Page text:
power of removal, without any restraint from the Senate, although the Constitution, in the enumeration of his powers, is wholly silent on the subject. If we connect this power of removal, thus practically expounded, with another power, which is given in the succeeding clause, to fill up vacancies in the recess of the Senate, the chief guards intended by the Constitution, over the power of appointment, may become utterly nugatory. A President of high ambition and feeble principles may remove all officers, and make new appointments in the recess of the Senate; and if his choice should not be confirmed by the Senate, he may re-appoint the same party in the recess, and thus set at defiance the salutary check of the Senate in all such cases.
* In the Federalist.
The clause to which we have alluded is .' The * President shall have power to fill up all vacancies, that may happen during the recess of the Senate, by granting com'missions, which shall expire at the end of their next ses‘sion.' This is a provision almost indispensable to secure a due performance of public duties during the recess of the Senate; and as the appointments are but temporary, the temptation to any abuse of the power would seem to be sufficiently guarded, if it might not draw in its train the dangerous consequences, which have been before stated.
The third section of the second article enumerates the duties of the President. 'He shall from time to time give to the Congress information of the state of the Union, and recommend to their consideration such measures, as he shall judge necessary and expedient. He may on ex
traordinary occasions convene both Houses, or either of "them; and in case of disagreement between them, he may adjourn them to such time, as he shall think proper.
He shall receive ambassadors, and other public ministers. He shall take care, that the laws be faithfully executed ; and • shall commission all the officers of the United States.'
206. The duty of giving information by the President to Congress, of the state of the Union, and of recommending measures, would seem almost too clear to require any express provision. But it is not without its use.
It fixes the respon. sibility on the President; and, on the other hand, it disables Congress from taking any objection, that he is impertinently interfering with their appropriate duties. His knowledge of public affairs may be important to them; and they ought consequently to have a right to demand it. His recommendation of measures may give them the benefit of his large experience; and at all events may compel them to a just discharge of their legislative powers. So that, in this way, each department may be brought more fully before the public, both as to what each does, and what each omits to do.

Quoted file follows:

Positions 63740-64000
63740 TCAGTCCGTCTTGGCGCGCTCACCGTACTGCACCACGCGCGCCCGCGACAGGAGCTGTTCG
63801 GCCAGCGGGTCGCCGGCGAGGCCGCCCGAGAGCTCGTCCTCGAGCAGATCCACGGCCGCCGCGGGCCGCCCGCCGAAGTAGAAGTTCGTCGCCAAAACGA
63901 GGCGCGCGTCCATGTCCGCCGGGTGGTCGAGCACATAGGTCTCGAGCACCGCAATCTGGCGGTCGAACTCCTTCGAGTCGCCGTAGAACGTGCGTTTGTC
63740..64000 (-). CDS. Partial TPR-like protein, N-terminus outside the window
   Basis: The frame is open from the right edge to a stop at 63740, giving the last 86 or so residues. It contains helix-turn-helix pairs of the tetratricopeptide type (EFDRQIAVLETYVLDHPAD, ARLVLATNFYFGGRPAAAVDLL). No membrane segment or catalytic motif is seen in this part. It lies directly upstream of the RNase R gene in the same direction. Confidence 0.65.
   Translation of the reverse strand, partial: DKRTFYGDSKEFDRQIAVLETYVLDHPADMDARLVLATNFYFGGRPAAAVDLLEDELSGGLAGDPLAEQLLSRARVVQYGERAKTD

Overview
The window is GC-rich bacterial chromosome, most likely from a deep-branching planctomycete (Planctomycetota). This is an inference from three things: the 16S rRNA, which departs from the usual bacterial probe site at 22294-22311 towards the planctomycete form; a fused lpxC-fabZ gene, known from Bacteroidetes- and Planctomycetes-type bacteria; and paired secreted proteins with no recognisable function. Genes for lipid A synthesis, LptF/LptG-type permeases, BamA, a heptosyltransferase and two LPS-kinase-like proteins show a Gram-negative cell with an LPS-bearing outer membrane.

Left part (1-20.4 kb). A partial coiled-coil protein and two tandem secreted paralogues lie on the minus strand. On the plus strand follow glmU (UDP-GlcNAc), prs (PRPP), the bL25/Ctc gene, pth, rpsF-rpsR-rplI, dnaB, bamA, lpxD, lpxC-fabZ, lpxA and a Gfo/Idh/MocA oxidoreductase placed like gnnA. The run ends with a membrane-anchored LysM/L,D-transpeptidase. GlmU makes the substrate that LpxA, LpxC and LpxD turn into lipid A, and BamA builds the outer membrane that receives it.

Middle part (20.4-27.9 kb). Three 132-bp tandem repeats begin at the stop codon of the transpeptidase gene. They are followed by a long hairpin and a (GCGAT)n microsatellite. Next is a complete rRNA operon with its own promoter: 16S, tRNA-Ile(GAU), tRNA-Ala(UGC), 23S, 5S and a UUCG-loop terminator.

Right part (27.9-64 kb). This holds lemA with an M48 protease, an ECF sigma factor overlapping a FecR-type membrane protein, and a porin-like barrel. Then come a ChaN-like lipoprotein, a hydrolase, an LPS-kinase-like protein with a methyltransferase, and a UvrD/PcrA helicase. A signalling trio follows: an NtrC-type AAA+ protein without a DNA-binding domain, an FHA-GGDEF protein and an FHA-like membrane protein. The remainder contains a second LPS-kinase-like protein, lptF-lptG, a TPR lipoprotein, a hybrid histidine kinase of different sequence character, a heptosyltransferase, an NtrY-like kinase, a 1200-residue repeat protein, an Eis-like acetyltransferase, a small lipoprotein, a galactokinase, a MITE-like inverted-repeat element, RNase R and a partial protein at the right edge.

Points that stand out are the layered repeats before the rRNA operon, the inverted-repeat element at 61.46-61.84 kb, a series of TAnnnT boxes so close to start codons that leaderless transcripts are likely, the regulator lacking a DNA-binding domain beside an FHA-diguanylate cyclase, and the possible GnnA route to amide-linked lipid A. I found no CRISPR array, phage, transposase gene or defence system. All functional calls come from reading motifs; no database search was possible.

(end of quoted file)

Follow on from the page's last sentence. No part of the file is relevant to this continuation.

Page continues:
207. The power to convene Congress on extraordinary occasions is founded on the wisest policy. Sudden emergencies may arise in the recess of Congress, wholly beyond any previous foresight, yet indispensable to be met with promptitude and vigor. The power to adjourn Congress, in cases of disagreement between the two Houses, is a quiet way of disposing of a practical difficulty in cases of irritation or obstinate differences of opinion.
§ 208. The power to receive ambassadors and other public ministers is a very inportant and delicate function ; and far more so, than it seems to have been deemed even by the framers of the Constitution. In times of profound tranquillity throughout the world, it may properly be confided to the Executive alone. But it is not so clear, that the Senate ought not, in cases of revolutions in foreign Governments, to partake of the functions, by their advice and consent. The refusal to receive an ambassador or minister is sometimes a source of discontent to foreign nations, and may even provoke hostilities. But in cases of revolution, or the separation of a kingdom into two or more distinot Governments, the acknowledgment of an ambassador or minister of either party is often treated as an interference in the contest, and may lead to an open rupture.
There would seem a peculiar propriety in all such cases to require greater caution on the part of the Executive, by interposing some check upon
his unlimited discretion. Our own times have furnished abundant examples of the critical nature of the trust; but it has hitherto been exercised with such sound judgment, that the power has been felt to be safe, and eminently useful.
§ 209. Another duty of the President is 'to take care, 'that the laws be faithfully executed. And by the laws we are here to understand, not merely the acts of Congress, but all the obligations of treaties, and all the requisitions of the Constitution, as the latter are equally with the former the supreme law of the land.' The great object of the